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Trainer Road

januari 03, 2024


Why Do Pro Roadies Choose to Race Cyclocross? For the Suffering.

Why are Wout van Aert, Tom Pidcock, and a bunch more roadies battling the muddy bikes and frozen fingers of the cyclocross winter when they’re not targeting a tilt at CX worlds?

Just one look at their glazed eyes and spittle-covered faces at the finish of a ‘cross says it all.

Cyclocross suffering is a whole new level of suffering.

“When I’m fresh I can easily achieve an average heart rate of 190 beats for an hour in a ‘cross,” Van Aert told Het Laatste Nieuws after he won Superprestige Zolder last week.

“In principle you can imitate that in training – just ride at full speed for an hour. But the intensity of ‘cross is unique.”

Also read: How did MVDP get so good this CX season?

Van Aert, Pidcock, Florian Vermeersch (Lotto-Dstny), Tim Merlier (Soudal Quick-Step), Quinten Hermans (Alpecin-Deceuninck) and many more road riders are getting cold ‘n’ mucky predominantly in pursuit of CX pain rather than CX podiums this winter.

While Mathieu van der Poel is racing his way toward a possible sixth elite cyclocross world title, the rest of this cross-discipline crew don’t have a hope of leaving Tábor next February with a set of rainbows.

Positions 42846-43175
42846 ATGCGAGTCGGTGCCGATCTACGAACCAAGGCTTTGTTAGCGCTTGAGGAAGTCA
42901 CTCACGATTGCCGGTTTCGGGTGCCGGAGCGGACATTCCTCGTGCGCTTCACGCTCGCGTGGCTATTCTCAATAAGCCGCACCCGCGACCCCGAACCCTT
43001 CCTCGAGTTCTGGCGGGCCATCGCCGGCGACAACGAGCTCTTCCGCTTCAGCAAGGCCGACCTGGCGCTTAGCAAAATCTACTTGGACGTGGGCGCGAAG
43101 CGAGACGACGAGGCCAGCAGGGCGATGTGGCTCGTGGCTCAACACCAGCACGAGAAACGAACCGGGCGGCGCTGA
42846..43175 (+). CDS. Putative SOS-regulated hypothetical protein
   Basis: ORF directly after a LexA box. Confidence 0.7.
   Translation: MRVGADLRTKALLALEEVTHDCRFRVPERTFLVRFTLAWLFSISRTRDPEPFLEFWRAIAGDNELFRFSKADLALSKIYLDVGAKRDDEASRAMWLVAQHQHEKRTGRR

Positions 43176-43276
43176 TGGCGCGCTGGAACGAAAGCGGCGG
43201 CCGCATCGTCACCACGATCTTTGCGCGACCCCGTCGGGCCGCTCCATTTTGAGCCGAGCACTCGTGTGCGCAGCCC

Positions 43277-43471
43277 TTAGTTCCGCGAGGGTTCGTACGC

In fact, many of them won’t even arrive to take the start.

For mid-pack ‘crossers like Hermans and Vermeersch, the hour-long hurt-fest of cyclocross is an antidote to the winter blues, an interval session more evil than any trainer could ever concoct, and the ultimate catapult into the spring’s biggest classics.

“If I didn’t race now, I would have to do interval training along the canal. It’s much more fun on a ‘cross bike and among the public,” said Hermans, who is typically seen blasting along Beringen’s Albert Canal in road’s off-season.

“If I had to go through this very long winter period without competition, I would become uneasy.”

An hour in the hurtbox

Pidcock has trimmed his cyclocross program for 2023-24.
Tom Pidcock suffers in Namur, CX style. (Photo: Luc Claessen/Getty Images)